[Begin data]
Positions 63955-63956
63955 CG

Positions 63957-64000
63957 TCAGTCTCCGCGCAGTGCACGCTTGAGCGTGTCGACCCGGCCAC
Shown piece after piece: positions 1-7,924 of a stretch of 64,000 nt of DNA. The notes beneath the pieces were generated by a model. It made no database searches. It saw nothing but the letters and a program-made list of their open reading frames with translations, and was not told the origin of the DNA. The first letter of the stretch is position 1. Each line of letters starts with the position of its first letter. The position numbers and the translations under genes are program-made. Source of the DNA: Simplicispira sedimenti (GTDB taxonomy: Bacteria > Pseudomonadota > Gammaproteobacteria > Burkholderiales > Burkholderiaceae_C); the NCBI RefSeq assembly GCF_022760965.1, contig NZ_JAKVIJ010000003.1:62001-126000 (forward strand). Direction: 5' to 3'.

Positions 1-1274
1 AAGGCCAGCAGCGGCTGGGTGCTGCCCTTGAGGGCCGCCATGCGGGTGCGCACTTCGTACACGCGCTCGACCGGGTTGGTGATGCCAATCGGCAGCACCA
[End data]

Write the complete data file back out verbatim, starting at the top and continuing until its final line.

Positions 63955-63956
63955 CG

Positions 63957-64000
63957 TCAGTCTCCGCGCAGTGCACGCTTGAGCGTGTCGACCCGGCCAC
Shown piece after piece: positions 1-7,924 of a stretch of 64,000 nt of DNA. The notes beneath the pieces were generated by a model. It made no database searches. It saw nothing but the letters and a program-made list of their open reading frames with translations, and was not told the origin of the DNA. The first letter of the stretch is position 1. Each line of letters starts with the position of its first letter. The position numbers and the translations under genes are program-made. Source of the DNA: Simplicispira sedimenti (GTDB taxonomy: Bacteria > Pseudomonadota > Gammaproteobacteria > Burkholderiales > Burkholderiaceae_C); the NCBI RefSeq assembly GCF_022760965.1, contig NZ_JAKVIJ010000003.1:62001-126000 (forward strand). Direction: 5' to 3'.

Positions 1-1274
1 AAGGCCAGCAGCGGCTGGGTGCTGCCCTTGAGGGCCGCCATGCGGGTGCGCACTTCGTACACGCGCTCGACCGGGTTGGTGATGCCAATCGGCAGCACCA